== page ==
Mr Trump told reporters he had given his "blessing" to a partnership between TikTok and US firms Oracle and Walmart.
The president had ordered the app to be banned in the US, citing national security concerns.
US security officials fear data collected by TikTok's owner may be handed to the Chinese government.
TikTok's owner, ByteDance, has denied accusations that it is controlled by or shares data with China's ruling Communist Party.
However, the TikTok deal does not affect a ban on the Chinese-owned messaging and payments app WeChat, which will no longer be available in US app stores from Sunday night.
Tencent, the conglomerate that owns WeChat, has described the US ban as "unfortunate".
On Saturday, Mr Trump said the deal would ensure the data of the estimated 100 million Americans who use the app was safe, telling reporters: "The security will be 100%."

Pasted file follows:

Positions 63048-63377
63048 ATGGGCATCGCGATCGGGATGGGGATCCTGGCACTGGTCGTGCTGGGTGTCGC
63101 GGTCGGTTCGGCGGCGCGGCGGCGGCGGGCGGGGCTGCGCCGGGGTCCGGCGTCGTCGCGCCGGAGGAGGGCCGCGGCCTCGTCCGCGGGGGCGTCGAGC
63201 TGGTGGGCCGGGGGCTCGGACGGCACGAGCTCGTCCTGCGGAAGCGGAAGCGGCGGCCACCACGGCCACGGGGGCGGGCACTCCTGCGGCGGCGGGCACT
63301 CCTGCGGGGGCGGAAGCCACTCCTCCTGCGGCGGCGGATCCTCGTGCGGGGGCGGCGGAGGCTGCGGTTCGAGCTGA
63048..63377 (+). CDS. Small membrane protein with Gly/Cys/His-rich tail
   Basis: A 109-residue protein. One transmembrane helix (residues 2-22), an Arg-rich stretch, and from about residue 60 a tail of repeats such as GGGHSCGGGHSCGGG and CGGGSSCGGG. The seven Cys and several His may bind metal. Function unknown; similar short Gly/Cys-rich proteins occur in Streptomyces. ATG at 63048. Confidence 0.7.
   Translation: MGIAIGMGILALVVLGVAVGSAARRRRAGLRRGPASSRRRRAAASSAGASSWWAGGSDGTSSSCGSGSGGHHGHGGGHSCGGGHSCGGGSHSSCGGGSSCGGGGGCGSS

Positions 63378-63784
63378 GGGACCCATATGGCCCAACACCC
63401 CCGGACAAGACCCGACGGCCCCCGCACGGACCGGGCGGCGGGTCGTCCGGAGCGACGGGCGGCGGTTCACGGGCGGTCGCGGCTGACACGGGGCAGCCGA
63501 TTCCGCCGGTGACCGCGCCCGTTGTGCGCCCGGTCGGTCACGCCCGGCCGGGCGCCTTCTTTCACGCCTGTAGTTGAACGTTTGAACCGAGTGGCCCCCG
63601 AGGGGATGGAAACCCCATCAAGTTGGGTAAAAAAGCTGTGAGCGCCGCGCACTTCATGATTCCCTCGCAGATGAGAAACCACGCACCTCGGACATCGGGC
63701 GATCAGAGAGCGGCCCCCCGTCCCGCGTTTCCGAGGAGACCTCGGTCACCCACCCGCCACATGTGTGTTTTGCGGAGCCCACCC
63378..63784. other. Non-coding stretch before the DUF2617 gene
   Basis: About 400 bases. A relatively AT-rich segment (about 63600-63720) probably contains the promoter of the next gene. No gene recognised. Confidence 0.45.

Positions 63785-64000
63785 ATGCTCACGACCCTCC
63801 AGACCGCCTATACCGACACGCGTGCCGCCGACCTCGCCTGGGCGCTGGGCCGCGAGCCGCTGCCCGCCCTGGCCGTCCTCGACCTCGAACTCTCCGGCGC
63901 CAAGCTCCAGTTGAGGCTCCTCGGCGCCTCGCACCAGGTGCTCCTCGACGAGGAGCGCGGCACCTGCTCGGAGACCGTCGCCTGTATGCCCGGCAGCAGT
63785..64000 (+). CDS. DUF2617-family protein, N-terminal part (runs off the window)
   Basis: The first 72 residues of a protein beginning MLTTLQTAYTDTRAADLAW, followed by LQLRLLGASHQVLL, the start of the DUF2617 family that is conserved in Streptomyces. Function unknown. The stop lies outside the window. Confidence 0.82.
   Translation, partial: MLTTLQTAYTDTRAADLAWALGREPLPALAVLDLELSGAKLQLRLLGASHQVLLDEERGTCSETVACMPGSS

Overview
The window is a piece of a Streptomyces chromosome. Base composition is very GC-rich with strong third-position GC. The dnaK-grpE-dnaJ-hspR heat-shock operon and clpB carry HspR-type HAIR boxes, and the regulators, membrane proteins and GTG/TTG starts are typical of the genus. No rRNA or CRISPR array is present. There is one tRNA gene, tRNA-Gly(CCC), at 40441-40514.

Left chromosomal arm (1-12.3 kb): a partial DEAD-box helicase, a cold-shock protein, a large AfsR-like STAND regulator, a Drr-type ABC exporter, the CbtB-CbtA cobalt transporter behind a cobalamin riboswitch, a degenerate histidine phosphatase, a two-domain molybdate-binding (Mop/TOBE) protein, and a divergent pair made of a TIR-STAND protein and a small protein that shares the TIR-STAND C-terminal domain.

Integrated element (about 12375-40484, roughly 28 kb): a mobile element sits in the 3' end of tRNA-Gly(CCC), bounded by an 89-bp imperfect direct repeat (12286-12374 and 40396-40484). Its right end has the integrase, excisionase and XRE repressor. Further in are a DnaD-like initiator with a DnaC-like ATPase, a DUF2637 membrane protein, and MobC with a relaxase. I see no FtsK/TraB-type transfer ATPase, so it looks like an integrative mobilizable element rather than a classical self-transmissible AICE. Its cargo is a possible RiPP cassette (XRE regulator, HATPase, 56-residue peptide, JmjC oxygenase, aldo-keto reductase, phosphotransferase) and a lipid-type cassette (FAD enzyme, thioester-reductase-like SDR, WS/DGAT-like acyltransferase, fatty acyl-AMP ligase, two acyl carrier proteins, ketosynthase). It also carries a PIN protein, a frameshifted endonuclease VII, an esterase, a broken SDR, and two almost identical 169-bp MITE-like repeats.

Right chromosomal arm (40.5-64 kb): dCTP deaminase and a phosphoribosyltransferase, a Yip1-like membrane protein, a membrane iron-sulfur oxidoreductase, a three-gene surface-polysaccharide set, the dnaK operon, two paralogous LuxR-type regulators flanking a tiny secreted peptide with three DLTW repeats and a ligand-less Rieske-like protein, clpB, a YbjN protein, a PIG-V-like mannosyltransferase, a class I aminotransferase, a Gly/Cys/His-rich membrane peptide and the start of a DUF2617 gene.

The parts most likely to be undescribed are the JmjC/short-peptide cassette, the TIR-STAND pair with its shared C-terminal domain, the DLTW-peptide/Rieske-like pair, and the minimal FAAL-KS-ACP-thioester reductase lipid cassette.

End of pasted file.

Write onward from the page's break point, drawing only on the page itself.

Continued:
"I have given the deal my blessing," Mr Trump said as he left the White House ahead of an election rally in North Carolina. "I approve the deal in concept."
TikTok and ByteDance both welcomed President Trump's approval of a proposed deal, which would still need to be signed off by the Chinese government.
TikTok said the deal would ensure US national security requirements were fully satisfied, while ByteDance said it was working to reach an agreement that was "in line with US and Chinese law" as soon as possible.
Vanessa Pappas, TikTok interim chief executive, said in a video posted on Saturday that the app was "here to stay" in the US.